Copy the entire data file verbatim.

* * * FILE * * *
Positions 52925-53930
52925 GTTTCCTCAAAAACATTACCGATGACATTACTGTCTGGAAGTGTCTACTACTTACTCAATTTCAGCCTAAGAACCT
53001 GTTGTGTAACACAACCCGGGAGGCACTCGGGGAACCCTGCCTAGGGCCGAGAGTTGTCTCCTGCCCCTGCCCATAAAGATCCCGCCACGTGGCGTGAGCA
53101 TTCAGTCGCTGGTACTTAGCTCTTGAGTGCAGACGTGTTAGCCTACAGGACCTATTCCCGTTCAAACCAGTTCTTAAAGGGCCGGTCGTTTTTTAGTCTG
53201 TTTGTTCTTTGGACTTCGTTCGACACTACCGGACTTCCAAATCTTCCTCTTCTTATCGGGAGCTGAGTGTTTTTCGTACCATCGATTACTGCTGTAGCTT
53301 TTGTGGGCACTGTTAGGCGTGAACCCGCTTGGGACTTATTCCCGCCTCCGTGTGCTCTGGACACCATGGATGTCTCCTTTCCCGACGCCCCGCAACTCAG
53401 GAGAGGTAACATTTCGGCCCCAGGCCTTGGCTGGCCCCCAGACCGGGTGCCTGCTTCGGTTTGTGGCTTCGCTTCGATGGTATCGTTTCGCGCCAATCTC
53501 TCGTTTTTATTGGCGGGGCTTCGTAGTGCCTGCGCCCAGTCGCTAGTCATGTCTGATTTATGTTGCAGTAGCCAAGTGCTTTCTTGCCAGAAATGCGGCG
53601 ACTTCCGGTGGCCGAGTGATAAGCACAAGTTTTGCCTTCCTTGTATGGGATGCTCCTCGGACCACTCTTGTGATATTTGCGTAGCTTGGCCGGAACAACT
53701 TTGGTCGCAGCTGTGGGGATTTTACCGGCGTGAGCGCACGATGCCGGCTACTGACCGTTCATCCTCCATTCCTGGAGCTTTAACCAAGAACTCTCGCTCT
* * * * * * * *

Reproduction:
Positions 52925-53930
52925 GTTTCCTCAAAAACATTACCGATGACATTACTGTCTGGAAGTGTCTACTACTTACTCAATTTCAGCCTAAGAACCT
53001 GTTGTGTAACACAACCCGGGAGGCACTCGGGGAACCCTGCCTAGGGCCGAGAGTTGTCTCCTGCCCCTGCCCATAAAGATCCCGCCACGTGGCGTGAGCA
53101 TTCAGTCGCTGGTACTTAGCTCTTGAGTGCAGACGTGTTAGCCTACAGGACCTATTCCCGTTCAAACCAGTTCTTAAAGGGCCGGTCGTTTTTTAGTCTG
53201 TTTGTTCTTTGGACTTCGTTCGACACTACCGGACTTCCAAATCTTCCTCTTCTTATCGGGAGCTGAGTGTTTTTCGTACCATCGATTACTGCTGTAGCTT
53301 TTGTGGGCACTGTTAGGCGTGAACCCGCTTGGGACTTATTCCCGCCTCCGTGTGCTCTGGACACCATGGATGTCTCCTTTCCCGACGCCCCGCAACTCAG
53401 GAGAGGTAACATTTCGGCCCCAGGCCTTGGCTGGCCCCCAGACCGGGTGCCTGCTTCGGTTTGTGGCTTCGCTTCGATGGTATCGTTTCGCGCCAATCTC
53501 TCGTTTTTATTGGCGGGGCTTCGTAGTGCCTGCGCCCAGTCGCTAGTCATGTCTGATTTATGTTGCAGTAGCCAAGTGCTTTCTTGCCAGAAATGCGGCG
53601 ACTTCCGGTGGCCGAGTGATAAGCACAAGTTTTGCCTTCCTTGTATGGGATGCTCCTCGGACCACTCTTGTGATATTTGCGTAGCTTGGCCGGAACAACT
53701 TTGGTCGCAGCTGTGGGGATTTTACCGGCGTGAGCGCACGATGCCGGCTACTGACCGTTCATCCTCCATTCCTGGAGCTTTAACCAAGAACTCTCGCTCT